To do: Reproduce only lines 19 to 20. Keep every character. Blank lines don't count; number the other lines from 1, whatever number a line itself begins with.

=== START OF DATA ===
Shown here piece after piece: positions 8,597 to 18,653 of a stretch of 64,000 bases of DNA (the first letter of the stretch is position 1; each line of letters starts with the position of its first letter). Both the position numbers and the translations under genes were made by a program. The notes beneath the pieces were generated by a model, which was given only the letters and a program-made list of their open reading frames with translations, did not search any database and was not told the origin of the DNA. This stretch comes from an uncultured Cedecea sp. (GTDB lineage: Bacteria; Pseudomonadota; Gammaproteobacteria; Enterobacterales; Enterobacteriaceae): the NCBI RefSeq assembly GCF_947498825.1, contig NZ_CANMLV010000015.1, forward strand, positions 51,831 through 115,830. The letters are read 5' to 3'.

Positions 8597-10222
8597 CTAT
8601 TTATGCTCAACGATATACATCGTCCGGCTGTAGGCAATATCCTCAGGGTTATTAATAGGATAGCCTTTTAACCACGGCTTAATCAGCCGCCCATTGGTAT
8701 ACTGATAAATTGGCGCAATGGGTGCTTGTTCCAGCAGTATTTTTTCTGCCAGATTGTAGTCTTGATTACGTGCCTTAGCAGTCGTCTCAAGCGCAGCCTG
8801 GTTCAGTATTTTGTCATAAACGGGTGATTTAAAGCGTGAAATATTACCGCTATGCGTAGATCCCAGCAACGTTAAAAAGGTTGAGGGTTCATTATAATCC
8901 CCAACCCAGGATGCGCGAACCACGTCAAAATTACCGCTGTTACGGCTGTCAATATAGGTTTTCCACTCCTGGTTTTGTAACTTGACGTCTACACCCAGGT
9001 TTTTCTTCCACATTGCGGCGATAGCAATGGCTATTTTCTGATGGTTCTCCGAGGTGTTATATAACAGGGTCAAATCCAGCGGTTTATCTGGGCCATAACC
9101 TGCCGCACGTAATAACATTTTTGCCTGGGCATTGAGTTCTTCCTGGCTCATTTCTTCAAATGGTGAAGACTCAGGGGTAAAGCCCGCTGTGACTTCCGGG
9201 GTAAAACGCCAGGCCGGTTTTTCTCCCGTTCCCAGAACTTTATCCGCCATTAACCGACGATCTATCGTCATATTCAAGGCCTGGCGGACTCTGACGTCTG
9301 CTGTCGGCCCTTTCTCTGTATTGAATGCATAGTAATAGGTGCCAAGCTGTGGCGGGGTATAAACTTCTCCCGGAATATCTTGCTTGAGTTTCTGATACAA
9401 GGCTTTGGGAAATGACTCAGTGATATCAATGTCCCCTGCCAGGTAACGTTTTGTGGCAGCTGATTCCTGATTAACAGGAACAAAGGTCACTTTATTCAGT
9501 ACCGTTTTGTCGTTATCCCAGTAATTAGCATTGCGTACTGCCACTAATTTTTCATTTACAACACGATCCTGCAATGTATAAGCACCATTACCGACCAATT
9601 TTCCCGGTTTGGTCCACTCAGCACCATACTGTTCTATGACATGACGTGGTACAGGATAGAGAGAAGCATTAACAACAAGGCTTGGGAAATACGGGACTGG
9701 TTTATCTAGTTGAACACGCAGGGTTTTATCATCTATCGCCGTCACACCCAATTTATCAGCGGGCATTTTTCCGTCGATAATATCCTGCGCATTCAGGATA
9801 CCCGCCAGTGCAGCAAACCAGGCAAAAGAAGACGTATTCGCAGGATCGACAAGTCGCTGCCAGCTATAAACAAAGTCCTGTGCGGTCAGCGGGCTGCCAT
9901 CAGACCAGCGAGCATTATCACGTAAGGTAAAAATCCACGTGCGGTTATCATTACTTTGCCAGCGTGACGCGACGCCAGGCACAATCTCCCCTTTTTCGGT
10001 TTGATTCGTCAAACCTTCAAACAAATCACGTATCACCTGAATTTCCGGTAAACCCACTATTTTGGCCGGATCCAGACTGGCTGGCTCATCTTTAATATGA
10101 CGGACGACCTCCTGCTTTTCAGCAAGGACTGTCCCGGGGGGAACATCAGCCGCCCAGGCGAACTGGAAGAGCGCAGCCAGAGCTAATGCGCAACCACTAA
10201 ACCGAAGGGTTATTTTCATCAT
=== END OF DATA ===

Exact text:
10101 CGGACGACCTCCTGCTTTTCAGCAAGGACTGTCCCGGGGGGAACATCAGCCGCCCAGGCGAACTGGAAGAGCGCAGCCAGAGCTAATGCGCAACCACTAA
10201 ACCGAAGGGTTATTTTCATCAT